In August 2014, Khalid was charged under Section 4 of the Sedition Act for allegedly questioning the executive powers of the Selangor Islamic Religious Department (Jais) in relation to the confiscation of Malay-language and Iban-language bibles. Khalid was among several other opposition politicians as well as non-politicians arrested in the 2014 Malaysian sedition dragnet.[5]

Khalid again managed to retain the Shah Alam seat in the 2018 general election but the first time for the Amanah party and was soon selected as the new PH coalition federal government cabinet minister.

Election results[edit]

Parliament of Malaysia[6][7][8][9][10][11][12]
Year Constituency Votes Pct Opponent(s) Votes Pct Ballots cast Majority Turnout
1986 P028 Kuala Krai, Kelantan Khalid Abdul Samad (PAS) 10,330 45.77% Mohamed Isa (UMNO) 12,240 54.23% 23,127 1,910 77.91%
1990 P002 Arau, Perlis Khalid Abdul Samad (PAS) 13,154 38.57% Shahidan Kassim (UMNO) 20,948 61.43% 35,196 7,794 77.42%
1999 P134 Sri Gading, Johor Khalid Abdul Samad (PAS) 11,598 28.41% Mohamad Aziz (UMNO) 29,156 71.42% 41,687 17,558 74.83%
2004 P108 Shah Alam, Selangor Khalid Abdul Samad (PAS) 19,007 36.81% Abdul Aziz Shamsuddin (UMNO) 32,417 62.78% 52,336 13,410 75.66%
2008 Khalid Abdul Samad (PAS) 33,356 57.90% Abdul Aziz Shamsuddin (UMNO) 24,042 41.73% 58,361 9,314 77.47%
2013 Khalid Abdul Samad (PAS) 49,009 56.16% Zulkifli Noordin (UMNO) 38,070 43.63% 88,126 10,939 88.16%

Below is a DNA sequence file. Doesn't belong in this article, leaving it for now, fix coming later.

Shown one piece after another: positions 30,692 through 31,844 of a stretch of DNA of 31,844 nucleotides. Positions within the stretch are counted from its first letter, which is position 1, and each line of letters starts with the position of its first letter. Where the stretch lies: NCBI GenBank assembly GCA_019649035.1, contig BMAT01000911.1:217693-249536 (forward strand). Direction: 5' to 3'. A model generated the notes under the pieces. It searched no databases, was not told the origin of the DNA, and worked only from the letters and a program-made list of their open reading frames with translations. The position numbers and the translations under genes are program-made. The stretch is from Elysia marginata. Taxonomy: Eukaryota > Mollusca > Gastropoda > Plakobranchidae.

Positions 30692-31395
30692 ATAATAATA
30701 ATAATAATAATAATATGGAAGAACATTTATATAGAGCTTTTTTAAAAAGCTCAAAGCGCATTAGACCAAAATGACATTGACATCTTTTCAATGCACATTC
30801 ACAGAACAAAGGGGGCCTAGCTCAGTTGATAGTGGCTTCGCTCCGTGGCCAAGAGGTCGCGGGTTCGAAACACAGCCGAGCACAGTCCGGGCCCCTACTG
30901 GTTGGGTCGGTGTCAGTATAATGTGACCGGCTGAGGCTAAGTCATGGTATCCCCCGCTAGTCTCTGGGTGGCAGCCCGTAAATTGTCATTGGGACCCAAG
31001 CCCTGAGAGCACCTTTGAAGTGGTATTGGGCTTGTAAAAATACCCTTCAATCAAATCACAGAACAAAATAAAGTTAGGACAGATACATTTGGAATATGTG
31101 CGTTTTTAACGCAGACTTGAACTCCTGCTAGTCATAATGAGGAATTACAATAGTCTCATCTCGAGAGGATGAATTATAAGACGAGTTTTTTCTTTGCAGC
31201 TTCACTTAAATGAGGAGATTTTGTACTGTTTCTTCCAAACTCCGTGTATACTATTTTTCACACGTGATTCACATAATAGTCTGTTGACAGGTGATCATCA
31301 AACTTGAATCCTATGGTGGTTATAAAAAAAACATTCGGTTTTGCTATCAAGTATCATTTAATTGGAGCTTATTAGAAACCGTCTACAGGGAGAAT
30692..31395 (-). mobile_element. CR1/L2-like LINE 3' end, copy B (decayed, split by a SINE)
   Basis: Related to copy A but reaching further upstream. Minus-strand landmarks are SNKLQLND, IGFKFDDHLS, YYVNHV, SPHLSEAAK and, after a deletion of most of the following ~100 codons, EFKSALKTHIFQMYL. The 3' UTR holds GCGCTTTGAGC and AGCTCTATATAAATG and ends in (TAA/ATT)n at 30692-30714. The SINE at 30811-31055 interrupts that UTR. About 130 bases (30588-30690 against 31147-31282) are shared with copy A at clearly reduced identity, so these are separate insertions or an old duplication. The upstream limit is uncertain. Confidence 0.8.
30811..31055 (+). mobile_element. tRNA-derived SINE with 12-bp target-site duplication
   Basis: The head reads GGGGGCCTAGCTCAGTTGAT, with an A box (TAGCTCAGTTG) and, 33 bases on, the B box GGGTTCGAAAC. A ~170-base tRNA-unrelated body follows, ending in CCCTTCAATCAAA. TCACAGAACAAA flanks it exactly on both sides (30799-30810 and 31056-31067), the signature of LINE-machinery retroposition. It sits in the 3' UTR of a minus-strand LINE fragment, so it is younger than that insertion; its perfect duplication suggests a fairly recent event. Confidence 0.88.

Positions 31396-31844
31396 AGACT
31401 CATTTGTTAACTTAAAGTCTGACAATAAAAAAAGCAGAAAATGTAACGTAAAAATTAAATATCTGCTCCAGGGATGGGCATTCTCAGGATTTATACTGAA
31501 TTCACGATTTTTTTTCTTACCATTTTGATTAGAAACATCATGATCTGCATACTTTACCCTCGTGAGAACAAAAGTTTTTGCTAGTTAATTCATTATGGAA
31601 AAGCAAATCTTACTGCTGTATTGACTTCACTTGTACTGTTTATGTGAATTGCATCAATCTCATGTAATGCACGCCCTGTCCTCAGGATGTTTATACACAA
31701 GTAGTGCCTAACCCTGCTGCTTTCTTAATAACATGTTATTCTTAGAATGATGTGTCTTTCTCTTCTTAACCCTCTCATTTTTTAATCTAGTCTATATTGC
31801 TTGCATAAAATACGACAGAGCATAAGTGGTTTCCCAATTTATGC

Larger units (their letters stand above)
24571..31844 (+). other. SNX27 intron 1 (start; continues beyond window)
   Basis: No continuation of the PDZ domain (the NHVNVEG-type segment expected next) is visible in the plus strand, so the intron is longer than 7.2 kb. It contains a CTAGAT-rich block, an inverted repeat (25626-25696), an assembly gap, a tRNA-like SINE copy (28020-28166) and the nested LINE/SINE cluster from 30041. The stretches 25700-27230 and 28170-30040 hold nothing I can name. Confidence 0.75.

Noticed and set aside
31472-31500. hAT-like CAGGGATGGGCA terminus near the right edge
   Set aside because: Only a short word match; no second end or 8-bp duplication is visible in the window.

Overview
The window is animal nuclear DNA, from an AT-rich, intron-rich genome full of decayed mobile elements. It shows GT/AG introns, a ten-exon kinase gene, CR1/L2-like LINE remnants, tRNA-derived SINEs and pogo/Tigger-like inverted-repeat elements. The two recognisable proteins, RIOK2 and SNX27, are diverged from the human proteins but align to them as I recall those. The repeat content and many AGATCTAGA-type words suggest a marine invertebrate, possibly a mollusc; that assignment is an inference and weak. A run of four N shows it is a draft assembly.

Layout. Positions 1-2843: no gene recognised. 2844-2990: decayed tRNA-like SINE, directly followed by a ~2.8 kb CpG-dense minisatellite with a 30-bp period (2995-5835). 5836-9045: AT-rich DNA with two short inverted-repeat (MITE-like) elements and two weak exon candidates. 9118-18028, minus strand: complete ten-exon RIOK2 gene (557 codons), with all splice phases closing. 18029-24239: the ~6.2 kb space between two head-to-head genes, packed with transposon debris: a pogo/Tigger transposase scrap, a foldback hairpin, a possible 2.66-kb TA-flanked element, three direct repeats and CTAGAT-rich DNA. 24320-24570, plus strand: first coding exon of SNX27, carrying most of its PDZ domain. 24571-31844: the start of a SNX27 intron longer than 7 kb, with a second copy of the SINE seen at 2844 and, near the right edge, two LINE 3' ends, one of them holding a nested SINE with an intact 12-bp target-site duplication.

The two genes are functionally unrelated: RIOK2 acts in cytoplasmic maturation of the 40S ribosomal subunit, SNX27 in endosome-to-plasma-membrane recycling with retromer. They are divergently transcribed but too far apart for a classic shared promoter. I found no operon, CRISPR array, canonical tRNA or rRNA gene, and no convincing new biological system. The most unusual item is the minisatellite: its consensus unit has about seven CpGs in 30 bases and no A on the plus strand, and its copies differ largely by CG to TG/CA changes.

2018 Khalid Abdul Samad (AMANAH) 55,949 60.00% Azhari Shaari (UMNO) 22,100 23.70% 93,243 33,849 87.82%
Mohd Zuhdi Marzuki (PAS) 15,194 16.30%


  1. ^ "Malaysian Insider: Khalid Samad". Malaysian Insider. Archived from the original on 1 February 2010. Retrieved 22 January 2010.
  2. ^ a b c d Raslan, Karim (30 September 2008). "Steering PAS westward". The Star. Archived from the original on 4 June 2011. Retrieved 22 January 2010.
  3. ^ a b "Khalid Samad – official blog". Retrieved 22 January 2010.
  4. ^ Habibu, Sira (23 January 2010). "PKR's Zulkifli Noordin files police report against PAS' Khalid Samad". The Star. Archived from the original on 26 January 2010. Retrieved 24 January 2010.
  5. ^ "PAS's Khalid Samad charged with sedition". The Malaysian Insider. 26 August 2014. Archived from the original on 11 September 2014. Retrieved 9 September 2014.
  6. ^ "Keputusan Pilihan Raya Umum Parlimen/Dewan Undangan Negeri" (in Malay). Election Commission of Malaysia. Retrieved 4 February 2017. Percentage figures based on total turnout.
  7. ^ "Malaysia General Election". undiinfo Malaysian Election Data. Malaysiakini. Retrieved 4 February 2017. Results only available from the 2004 election.
  8. ^ "KEPUTUSAN PILIHAN RAYA UMUM 13". Sistem Pengurusan Maklumat Pilihan Raya Umum (in Malay). Election Commission of Malaysia. Retrieved 24 March 2017.
  9. ^ "my undi : Kawasan & Calon-Calon PRU13 : Keputusan PRU13 (Archived copy)". Archived from the original on 31 March 2014. Retrieved 9 April 2014.
  10. ^ "Keputusan Pilihan Raya Umum ke-13". Utusan Malaysia. Archived from the original on 21 March 2018. Retrieved 26 October 2014.
  11. ^ "SEMAKAN KEPUTUSAN PILIHAN RAYA UMUM KE - 14" (in Malay). Election Commission of Malaysia. Retrieved 17 May 2018. Percentage figures based on total turnout.
  12. ^ "The Star Online GE14". The Star. Retrieved 24 May 2018. Percentage figures based on total turnout.

External links[edit]

Political offices
Preceded by
Minister of Federal Territories (Malaysia)
2 July 2018–24 February 2020
Succeeded by
Parliament of Malaysia
Preceded by
Member of Parliament for Shah Alam
8 March 2008–present